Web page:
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A Statistical Model for Multiparty Electoral Data

Katz, Jonathan N. and King, Gary (1999) A Statistical Model for Multiparty Electoral Data. American Political Science Review, 93 (1). pp. 15-32. ISSN 0003-0554. doi:10.2307/2585758.

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We propose a comprehensive statistical model for analyzing multiparty, district-level elections. This model, which provides a tool for comparative politics research analogous to that which regression analysis provides in the American two-party context, can be used to explain or predict how geographic distributions of electoral results depend upon economic conditions, neighborhood ethnic compositions, campaign spending, and other features of the election campaign or aggregate areas. We also provide new graphical representations for data exploration, model evaluation, and substantive interpretation. We illustrate the use of this model by attempting to resolve a controversy over the size of and trend in the electoral advantage of incumbency in Britain. Contrary to previous analyses, all based on measures now known to be biased, we demonstrate that the advantage is small but meaningful, varies substantially across the parties, and is not growing. Finally, we show how to estimate the party from which each party's advantage is predominantly drawn.

Item Type:Article
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URLURL TypeDescription DOIArticle ItemWorking Paper
Katz, Jonathan N.0000-0002-5287-3503
King, Gary0000-0002-5327-7631
Additional Information:© 1999 American Political Science Association. An earlier version of this paper was presented at the 1997 meetings of the Midwest Political Science Association, Chicago, and won the Pi Sigma Alpha Award for the best paper presented there. Our thanks to Jim Alt, Larry Bartels, Neal Beck, Gary Cox, Nick Cox, Mo Fiorina, M. F. Fuller, Dave Grether, Mike Herron, James Honaker, Chuanhai Liu, Ken Scheve, Ken Shepsle, and Bob Sherman for helpful suggestions; Josh Tucker for useful suggestions and research assistance; Gary Cox for his British election data; and Selina Chen for her help and expertise in collecting additional British data. Burt Monroe saw the virtues of the compositional data analysis literature at essentially the same time as we did, and we appreciate his comments. For research support, Jonathan N. Katz thanks the Haynes Foundation, and Gary King thanks the National Science Foundation (SBR-9729884), the Centers for Disease Control and Prevention (Division of Diabetes Translation), the National Institutes on Aging, the World Health Organization, and the Global Forum for Health Research. All information, data, and software necessary to replicate the results in this article are available in a replication data set to be deposited in the ICPSR's Publication Related Archive upon publication (ICPSR PRA #1190).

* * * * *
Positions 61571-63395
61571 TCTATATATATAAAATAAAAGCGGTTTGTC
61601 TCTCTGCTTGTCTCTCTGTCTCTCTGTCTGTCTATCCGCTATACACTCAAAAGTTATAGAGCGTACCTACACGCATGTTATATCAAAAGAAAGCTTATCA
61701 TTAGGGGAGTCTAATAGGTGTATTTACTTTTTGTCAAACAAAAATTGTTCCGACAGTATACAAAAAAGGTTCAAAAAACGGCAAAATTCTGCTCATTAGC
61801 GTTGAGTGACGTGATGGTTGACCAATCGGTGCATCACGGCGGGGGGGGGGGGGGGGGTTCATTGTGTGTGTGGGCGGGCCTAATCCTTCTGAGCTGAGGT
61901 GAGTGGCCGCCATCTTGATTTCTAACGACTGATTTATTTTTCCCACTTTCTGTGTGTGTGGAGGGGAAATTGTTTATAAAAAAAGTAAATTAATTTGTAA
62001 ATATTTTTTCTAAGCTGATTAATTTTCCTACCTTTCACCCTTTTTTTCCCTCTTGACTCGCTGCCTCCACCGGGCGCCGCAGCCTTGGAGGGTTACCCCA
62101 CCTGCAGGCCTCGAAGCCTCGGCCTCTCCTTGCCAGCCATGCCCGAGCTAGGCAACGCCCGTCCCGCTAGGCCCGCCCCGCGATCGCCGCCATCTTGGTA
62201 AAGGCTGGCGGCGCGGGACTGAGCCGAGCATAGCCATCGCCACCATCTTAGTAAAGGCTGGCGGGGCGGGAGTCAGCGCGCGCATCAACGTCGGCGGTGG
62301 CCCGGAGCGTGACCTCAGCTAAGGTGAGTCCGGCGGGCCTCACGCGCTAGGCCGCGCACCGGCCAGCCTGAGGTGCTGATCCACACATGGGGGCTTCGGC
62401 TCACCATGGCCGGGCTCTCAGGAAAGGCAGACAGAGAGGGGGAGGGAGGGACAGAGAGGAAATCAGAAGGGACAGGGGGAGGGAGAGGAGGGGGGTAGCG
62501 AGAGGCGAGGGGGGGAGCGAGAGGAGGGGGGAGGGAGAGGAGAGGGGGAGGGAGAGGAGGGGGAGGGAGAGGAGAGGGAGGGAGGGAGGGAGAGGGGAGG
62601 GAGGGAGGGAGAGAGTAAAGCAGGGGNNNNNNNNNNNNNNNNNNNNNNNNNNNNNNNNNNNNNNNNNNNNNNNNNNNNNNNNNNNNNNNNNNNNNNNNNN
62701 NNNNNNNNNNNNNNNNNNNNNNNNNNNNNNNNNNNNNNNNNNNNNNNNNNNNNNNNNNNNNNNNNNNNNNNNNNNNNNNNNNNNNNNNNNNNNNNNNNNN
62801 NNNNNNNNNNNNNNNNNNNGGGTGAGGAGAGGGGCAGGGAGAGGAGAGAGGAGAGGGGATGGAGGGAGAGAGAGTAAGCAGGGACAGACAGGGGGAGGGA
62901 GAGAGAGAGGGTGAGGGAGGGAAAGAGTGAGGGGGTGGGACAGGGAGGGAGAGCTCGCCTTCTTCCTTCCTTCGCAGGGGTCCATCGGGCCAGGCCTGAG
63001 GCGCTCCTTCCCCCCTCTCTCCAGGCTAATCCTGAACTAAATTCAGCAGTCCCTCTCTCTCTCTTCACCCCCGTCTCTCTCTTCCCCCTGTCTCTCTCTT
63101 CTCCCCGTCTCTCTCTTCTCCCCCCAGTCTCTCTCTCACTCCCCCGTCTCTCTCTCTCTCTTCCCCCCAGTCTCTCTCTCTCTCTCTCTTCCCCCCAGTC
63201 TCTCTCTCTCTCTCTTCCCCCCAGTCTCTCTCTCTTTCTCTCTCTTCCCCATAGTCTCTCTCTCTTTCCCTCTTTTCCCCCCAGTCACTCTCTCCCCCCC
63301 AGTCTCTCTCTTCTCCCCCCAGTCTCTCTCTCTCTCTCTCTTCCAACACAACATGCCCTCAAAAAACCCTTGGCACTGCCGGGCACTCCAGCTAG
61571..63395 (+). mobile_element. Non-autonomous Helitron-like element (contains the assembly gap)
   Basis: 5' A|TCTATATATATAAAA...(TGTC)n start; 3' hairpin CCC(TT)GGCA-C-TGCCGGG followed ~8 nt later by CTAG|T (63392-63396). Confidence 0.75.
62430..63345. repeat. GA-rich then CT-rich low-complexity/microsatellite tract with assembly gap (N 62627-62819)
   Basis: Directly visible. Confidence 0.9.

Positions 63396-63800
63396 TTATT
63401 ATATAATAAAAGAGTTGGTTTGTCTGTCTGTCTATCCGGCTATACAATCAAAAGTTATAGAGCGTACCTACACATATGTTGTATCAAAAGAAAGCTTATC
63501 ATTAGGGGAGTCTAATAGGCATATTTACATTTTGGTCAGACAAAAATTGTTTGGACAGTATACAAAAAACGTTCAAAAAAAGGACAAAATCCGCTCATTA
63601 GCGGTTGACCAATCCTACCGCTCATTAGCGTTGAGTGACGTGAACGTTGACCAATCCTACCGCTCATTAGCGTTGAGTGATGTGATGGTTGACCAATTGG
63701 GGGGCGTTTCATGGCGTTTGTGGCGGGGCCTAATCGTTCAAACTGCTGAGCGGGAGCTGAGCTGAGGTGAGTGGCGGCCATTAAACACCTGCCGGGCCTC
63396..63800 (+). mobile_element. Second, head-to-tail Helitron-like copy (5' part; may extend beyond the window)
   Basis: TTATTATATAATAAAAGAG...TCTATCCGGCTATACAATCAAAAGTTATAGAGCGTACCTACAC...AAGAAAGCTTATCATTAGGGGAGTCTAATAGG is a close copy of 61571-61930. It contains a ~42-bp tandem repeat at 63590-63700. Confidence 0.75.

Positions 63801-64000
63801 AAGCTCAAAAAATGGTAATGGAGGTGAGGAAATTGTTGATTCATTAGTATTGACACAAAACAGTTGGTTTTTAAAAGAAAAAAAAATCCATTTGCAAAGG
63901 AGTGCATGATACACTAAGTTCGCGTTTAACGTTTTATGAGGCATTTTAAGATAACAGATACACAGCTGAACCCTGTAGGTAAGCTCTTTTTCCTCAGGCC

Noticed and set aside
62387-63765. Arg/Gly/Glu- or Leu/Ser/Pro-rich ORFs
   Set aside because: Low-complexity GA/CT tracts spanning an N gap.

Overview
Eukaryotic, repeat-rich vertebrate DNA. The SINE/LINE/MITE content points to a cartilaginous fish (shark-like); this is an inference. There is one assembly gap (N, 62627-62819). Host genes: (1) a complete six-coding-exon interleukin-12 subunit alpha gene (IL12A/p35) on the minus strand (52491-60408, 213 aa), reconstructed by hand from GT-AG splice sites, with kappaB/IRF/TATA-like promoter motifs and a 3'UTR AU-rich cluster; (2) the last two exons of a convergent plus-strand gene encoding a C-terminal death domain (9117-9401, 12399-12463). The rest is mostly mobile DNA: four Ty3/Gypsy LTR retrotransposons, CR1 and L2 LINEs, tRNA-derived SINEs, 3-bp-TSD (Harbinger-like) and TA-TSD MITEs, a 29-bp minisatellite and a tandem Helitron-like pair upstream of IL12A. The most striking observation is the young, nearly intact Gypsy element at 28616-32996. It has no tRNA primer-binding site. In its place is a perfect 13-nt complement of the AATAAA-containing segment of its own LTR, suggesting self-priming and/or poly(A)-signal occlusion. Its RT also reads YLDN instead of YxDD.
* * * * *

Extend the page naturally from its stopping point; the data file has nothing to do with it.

Funding AgencyGrant Number
John Randolph and Dora Haynes FoundationUNSPECIFIED
Centers for Disease Control and PreventionUNSPECIFIED
National Institute on AgingUNSPECIFIED
World Health OrganizationUNSPECIFIED
Global Forum for Health ResearchUNSPECIFIED
Issue or Number:1
Record Number:CaltechAUTHORS:20140314-120456629
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Official Citation:A Statistical Model for Multiparty Electoral Data Jonathan N. Katz and Gary King The American Political Science Review , Vol. 93, No. 1 (Mar., 1999) , pp. 15-32 Published by: American Political Science Association Article Stable URL:
Usage Policy:No commercial reproduction, distribution, display or performance rights in this work are provided.
ID Code:44335
Deposited By: Jonathan Katz
Deposited On:17 Mar 2014 15:22
Last Modified:10 Nov 2021 16:50

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